I use a blend of both in our homeschool. My oldest loves information. He loves an encyclopedia with pictures and captions and trivia. Like me, he can get lost in an encyclopedia as quickly as he can get lost in a story. For my daughter with dyslexia, however, encyclopedias are impossible. Though she can read them, she has no idea what she read. There is no storyline or plot, no connection to help her comprehend the information she tried so hard to read. She needs a Charlotte Mason diet of rich living books, both to read and to listen to. So while I may use Usborne Science Encyclopedia or Kingfisher for my oldest, I use Thornton Burgess Book of Animals and Claire Pearson’s Among the People series for my daughter.
Choosing an Atmosphere
Though classical education does not necessarily address the topic of “atmosphere” in the way Charlotte Mason does, there is a distinct difference in the atmosphere of these two educational philosophies. Classical emphasizes the mind, argument, facts, and discipine. There is a regimen and a clear process to follow. Charlotte Mason does not abandon discipline or structure, but incorporates the beauty and inspiration of ideas while emphasizing educating the whole person.
Naturally, one of these two atmospheres will appeal to certain personalities more than the other. For us, we needed the beauty and inspiration of CM. We needed a structure that allowed us to appreciate the unique personalities of our children and that addressed more than just the development of their minds but their creativity, energy, moods and character. Charlotte Mason allowed for handcrafts and character lessons as well as rich academic lessons.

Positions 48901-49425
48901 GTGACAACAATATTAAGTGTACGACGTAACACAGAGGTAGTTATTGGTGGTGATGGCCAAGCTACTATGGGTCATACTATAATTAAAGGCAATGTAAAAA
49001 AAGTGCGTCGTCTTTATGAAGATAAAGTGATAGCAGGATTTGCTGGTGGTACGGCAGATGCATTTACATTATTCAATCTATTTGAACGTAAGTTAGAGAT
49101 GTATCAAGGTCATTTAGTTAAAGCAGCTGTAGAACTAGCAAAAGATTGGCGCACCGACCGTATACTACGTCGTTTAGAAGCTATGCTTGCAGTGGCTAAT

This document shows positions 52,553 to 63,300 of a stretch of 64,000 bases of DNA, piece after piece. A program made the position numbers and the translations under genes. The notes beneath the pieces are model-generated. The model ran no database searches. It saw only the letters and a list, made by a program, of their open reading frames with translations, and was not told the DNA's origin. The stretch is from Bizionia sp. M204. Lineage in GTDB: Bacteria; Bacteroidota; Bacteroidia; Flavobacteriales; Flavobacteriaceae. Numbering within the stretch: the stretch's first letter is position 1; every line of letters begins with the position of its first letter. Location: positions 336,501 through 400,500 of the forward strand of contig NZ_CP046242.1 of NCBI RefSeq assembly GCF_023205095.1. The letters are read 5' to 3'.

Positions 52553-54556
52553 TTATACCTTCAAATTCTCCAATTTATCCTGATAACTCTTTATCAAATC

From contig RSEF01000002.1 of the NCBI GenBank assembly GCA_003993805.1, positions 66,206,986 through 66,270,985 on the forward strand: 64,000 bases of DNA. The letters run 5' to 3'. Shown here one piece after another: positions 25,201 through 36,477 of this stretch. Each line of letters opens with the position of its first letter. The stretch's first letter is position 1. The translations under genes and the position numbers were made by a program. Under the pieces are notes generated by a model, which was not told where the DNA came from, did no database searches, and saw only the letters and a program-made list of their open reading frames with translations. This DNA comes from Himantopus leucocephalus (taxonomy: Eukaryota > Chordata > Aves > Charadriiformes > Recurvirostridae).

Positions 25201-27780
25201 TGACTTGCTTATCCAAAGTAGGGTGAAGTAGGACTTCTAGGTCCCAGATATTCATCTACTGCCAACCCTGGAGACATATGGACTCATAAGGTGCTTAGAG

For us, blending classical and Charlotte Mason makes a lot of sense. It breathed life and energy back into our strained homeschool days, and allowed us to customize a learning approach that fit the needs of our kids and our family.
For more tips and ideas on how to blend homeschool styles or what it looks like to homeschool ADHD with Charlotte Mason, visit my blog. And for a limited time, I’m also offering a free Charlotte Mason-inspired homeschool planner to my email subscribers!
Don’t miss the rest of the Charlotte Mason Homeschooling series. Click here for a list of this month’s contributors.
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- Blending Classical and Charlotte Mason for a Custom Homeschool - February 5, 2018